Introduction: Coding variants in apolipoprotein L-1 (APOL1) are associated with an increased risk of end-stage kidney disease (ESRD) in African American individuals under a recessive model of inheritance. The effect of the APOL1 risk alleles on kidney disease has been observed in studies in African American and African populations. Despite the 130 million individuals of recent African ancestry in South America, the impact of APOL1 has not been explored.
Methods: In this case-control study, we tested APOL1 genotype in 106 Brazilian HD (hemodialysis) patients with African ancestry and compared risk allele frequency with 106 healthy first-degree relatives. The association of risk alleles and ESRD was calculated with a linear mixed model and was adjusted for relatedness and additional confounders. In a broader survey, the age of dialysis initiation and APOL1 variants were analyzed in 274 HD patients.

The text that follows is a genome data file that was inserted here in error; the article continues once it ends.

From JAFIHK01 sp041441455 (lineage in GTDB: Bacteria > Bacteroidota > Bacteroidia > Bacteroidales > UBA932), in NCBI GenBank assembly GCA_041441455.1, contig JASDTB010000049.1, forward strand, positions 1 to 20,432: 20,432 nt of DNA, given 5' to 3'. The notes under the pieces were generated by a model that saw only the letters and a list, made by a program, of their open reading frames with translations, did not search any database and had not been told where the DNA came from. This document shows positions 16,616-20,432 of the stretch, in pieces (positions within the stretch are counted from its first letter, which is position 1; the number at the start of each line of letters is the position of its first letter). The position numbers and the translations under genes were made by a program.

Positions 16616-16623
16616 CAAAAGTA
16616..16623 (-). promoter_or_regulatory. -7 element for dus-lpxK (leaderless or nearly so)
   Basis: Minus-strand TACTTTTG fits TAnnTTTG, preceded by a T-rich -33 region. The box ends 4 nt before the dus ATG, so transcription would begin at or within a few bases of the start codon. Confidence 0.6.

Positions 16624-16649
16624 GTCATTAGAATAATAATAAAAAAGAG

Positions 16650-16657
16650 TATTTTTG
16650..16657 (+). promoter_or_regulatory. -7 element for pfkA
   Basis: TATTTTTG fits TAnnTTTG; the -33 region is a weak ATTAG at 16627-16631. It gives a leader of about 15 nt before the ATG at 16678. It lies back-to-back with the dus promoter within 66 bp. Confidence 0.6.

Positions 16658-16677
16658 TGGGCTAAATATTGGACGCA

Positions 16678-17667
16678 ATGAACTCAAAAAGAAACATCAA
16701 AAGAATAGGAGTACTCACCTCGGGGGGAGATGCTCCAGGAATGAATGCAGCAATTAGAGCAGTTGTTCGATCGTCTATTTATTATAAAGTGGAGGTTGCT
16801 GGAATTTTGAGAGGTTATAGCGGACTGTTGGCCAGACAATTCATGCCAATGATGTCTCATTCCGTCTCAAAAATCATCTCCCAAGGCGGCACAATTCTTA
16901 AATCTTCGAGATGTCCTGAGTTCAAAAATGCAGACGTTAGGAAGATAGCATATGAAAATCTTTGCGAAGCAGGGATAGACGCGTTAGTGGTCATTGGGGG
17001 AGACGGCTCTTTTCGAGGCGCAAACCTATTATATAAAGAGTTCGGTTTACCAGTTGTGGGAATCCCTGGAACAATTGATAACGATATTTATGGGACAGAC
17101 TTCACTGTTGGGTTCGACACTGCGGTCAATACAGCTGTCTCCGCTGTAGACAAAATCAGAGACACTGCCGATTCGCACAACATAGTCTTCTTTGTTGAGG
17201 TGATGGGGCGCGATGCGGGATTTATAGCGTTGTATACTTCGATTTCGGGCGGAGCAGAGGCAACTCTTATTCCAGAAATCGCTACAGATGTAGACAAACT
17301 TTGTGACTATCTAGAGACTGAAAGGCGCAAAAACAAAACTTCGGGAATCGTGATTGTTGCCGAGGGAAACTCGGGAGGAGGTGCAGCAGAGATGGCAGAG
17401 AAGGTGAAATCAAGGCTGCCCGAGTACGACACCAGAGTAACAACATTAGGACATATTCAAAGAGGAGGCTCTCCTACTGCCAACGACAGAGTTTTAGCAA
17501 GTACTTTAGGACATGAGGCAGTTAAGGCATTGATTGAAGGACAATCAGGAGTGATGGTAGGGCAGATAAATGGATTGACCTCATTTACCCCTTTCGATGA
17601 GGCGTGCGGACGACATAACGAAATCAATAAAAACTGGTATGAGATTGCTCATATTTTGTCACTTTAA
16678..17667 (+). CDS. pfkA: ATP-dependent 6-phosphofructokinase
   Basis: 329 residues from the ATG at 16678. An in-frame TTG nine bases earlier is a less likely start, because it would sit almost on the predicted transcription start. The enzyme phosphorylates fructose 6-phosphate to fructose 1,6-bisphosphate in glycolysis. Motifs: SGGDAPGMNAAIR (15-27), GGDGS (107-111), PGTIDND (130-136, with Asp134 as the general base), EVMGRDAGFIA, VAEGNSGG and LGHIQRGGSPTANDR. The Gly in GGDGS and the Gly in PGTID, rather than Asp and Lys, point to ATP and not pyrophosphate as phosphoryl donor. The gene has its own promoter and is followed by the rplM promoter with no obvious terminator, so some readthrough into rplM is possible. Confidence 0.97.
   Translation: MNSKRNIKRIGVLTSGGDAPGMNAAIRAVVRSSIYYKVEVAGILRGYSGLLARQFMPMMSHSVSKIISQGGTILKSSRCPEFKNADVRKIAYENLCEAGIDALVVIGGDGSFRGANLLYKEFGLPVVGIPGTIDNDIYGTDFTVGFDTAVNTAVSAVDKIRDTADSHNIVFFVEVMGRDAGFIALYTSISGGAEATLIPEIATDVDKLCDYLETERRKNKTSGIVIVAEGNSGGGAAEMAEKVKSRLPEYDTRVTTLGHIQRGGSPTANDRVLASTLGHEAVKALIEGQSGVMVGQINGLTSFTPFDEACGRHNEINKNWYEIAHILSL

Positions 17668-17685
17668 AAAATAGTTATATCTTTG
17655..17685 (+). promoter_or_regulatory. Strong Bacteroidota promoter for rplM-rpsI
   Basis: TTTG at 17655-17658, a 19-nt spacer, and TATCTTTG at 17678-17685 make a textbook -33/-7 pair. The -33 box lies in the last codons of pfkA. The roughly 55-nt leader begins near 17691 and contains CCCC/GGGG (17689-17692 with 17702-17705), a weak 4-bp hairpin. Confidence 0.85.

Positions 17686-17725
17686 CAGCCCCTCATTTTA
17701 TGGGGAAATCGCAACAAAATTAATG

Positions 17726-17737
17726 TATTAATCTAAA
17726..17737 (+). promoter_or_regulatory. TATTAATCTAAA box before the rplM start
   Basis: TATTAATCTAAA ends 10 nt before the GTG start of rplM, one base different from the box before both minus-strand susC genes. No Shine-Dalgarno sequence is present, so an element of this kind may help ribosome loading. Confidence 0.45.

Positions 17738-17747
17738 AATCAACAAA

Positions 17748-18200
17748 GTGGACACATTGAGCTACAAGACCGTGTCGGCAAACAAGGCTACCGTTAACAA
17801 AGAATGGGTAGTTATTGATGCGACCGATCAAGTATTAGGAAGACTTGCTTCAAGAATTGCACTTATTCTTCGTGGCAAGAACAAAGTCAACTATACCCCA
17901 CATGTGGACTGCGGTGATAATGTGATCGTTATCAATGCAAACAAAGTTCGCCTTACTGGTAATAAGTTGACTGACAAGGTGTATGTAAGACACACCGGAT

Results: Two APOL1 risk alleles were 10 times more common in patients with ESRD than in controls (9.4% vs. 0.9%; odds ratio [OR]: 10.95, SE = 1.49, P = 0.0017). Carriers of 2 risk alleles initiated dialysis 12 years earlier than patients with zero risk alleles.
Conclusion: The APOL1 risk variants were less frequent in dialysis patients of African ancestry in Brazil than in the United States. Nonetheless, carriers of 2 risk variants had 10-fold higher odds of ESRD. Age of dialysis initiation was markedly lower in 2-risk allele carriers, suggesting a more aggressive disease phenotype. The Brazilian population represents an opportunity to identify different sets of genetic modifiers or environmental triggers that might be present in more extensively studied populations.
Keywords: APOL1; APOL1-associated kidney disease; South America; age of dialysis initiation; end-stage kidney disease; genetics.